The distribution of sales revenues from pharmaceutical innovation.

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Date

2000

Authors

Grabowski, HG
Vernon, J

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Abstract

OBJECTIVE: This report updates our earlier work on the returns to pharmaceutical research and development (R&D) in the US (1980 to 1984), which showed that the returns distributions are highly skewed. It evaluates a more recent cohort of new drug introductions in the US (1988 to 1992) and examines how the returns distribution is emerging for drugs with life cycles concentrated in the 1990s versus the 1980s. DESIGN AND SETTING: Methods were described in detail in our earlier reports. The current sample included 110 new drug entities (including 28 orphan drugs), and sales data were obtained for the period 1988 to 1998, which represented between 7 and 11 years of sales for the drugs included. 20 years was chosen as the expected market life for this cohort, and a 2-step procedure was used to project future sales for the drugs--during the period until patent expiry and then beyond patent expiry until the 20-year time-horizon was completed. Thus, the values in the first half of the life cycle are essentially based on realised sales, while those in the second half are projected using information on patent expiry and other inputs. MAIN OUTCOME MEASURES AND RESULTS: Peak annual sales for the top decile of drugs introduced between 1988 and 1992 in the US amounted to almost $US1.1 billion compared with peak sales of less than $US175 million (1992 values) for the mean compound. In particular, the top decile accounted for 56% of overall sales revenue. Although the sales distributions were skewed in both our earlier and current analysis, the top decile in the later time-period exhibited more rapid rates of growth after launch, a peak that was more than 50% greater in real terms than for the 1980 to 1984 cohort, and a faster rate of expected decline in sales after patent expiry. One factor contributing to the distribution of sales revenues becoming more skewed over time is the orphan drug phenomenon (i.e. most of the orphan drugs are concentrated at the bottom of the distribution). CONCLUSION: The distribution of sales revenues for new drug compounds is highly skewed in nature. In this regard, the top decile of new drugs accounts for more than half of the total sales generated by the 1988 to 1992 cohort analysed. Furthermore, the distribution of sales revenues for this cohort is more skewed than that of the 1980 to 1984 cohort we analysed in previous research.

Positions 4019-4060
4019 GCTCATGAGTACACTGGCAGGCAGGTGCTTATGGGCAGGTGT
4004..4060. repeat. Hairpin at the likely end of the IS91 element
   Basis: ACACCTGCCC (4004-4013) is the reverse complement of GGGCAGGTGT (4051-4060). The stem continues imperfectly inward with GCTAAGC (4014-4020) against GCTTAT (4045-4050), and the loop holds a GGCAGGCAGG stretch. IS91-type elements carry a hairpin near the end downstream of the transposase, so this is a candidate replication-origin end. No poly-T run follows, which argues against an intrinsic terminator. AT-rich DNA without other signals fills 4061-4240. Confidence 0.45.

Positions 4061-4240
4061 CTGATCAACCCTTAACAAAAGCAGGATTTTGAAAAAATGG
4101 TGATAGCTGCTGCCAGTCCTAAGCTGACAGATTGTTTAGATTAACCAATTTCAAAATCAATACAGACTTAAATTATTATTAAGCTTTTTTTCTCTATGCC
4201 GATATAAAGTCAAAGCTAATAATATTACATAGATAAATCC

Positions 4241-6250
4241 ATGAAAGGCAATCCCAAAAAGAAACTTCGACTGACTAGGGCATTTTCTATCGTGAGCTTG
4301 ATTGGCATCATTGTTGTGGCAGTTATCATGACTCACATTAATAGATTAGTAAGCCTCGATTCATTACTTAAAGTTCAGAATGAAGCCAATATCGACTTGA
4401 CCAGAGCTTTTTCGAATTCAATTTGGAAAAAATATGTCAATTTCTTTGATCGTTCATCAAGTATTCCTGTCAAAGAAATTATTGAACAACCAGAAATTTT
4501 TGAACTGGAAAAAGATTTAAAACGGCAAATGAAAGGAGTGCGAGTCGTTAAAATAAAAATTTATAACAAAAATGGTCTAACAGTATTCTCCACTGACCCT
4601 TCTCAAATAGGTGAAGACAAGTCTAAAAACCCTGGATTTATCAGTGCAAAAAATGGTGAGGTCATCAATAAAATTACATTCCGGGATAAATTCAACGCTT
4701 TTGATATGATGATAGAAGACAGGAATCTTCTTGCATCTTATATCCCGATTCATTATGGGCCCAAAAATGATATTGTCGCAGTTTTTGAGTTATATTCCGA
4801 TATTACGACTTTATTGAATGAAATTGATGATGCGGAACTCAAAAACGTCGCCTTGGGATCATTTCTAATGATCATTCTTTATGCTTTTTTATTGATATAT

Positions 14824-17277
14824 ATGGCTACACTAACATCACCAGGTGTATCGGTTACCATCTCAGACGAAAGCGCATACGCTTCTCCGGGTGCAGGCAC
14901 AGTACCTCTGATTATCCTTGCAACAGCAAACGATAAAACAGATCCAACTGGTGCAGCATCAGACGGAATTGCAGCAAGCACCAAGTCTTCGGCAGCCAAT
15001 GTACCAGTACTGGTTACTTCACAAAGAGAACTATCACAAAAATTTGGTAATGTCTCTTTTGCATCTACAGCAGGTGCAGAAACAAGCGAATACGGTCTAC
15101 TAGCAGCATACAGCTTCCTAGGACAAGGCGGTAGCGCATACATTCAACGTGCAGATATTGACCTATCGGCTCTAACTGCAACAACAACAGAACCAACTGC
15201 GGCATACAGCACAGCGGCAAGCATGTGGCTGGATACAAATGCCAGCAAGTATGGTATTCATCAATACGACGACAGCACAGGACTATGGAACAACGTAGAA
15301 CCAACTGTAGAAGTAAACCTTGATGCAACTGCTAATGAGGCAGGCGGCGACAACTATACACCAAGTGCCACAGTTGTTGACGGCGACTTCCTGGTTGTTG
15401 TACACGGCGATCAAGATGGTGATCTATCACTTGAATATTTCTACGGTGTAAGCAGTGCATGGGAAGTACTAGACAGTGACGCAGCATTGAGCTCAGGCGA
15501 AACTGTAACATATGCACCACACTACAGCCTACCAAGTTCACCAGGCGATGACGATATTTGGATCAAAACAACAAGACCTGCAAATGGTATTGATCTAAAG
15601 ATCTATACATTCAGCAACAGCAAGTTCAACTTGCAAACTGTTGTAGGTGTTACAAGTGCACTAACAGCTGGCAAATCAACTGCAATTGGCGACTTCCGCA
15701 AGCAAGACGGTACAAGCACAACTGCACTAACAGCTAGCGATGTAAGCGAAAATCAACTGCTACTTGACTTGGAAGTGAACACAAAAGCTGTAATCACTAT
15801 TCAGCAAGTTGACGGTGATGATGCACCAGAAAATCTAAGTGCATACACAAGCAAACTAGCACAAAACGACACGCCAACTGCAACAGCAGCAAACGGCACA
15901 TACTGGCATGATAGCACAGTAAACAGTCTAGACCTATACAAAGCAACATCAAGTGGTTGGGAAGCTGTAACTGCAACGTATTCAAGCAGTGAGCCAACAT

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Scholars@Duke

Grabowski

Henry G. Grabowski

Professor Emeritus of Economics

Professor Grabowski specializes in the investigation of economics in the pharmaceutical industry, government regulation of business, and the economics of innovation. His specific interests within these fields include intellectual property and generic competition issues, the effects of government policy actions, and the costs and returns to pharmaceutical R&D. He has over one hundred peer reviewed articles analyzing the economics of pharmaceuticals and also several books and monograph publications. Professor Grabowski has testified several times before Congress on the issues of FDA regulation, health care reform, drug innovation and generic competition and vaccine policies. He has received numerous awards and professional recognition including a special issue of essays published in his honor in 2011 in the International Journal of the Economics of Business. He also has served as an advisor to various government and business organizations, including the National Academy of Sciences, the Institute of Medicine, the Office of Technology Assessment, the Federal Trade Commission, and the General Accounting Office. The US Congress has recognized the significant role that a paper he published with Duke colleagues David Ridley and Jeff Moe had in the passage of legislation that incentivized development of new therapies for neglected diseases through the creation of priority review vouchers.


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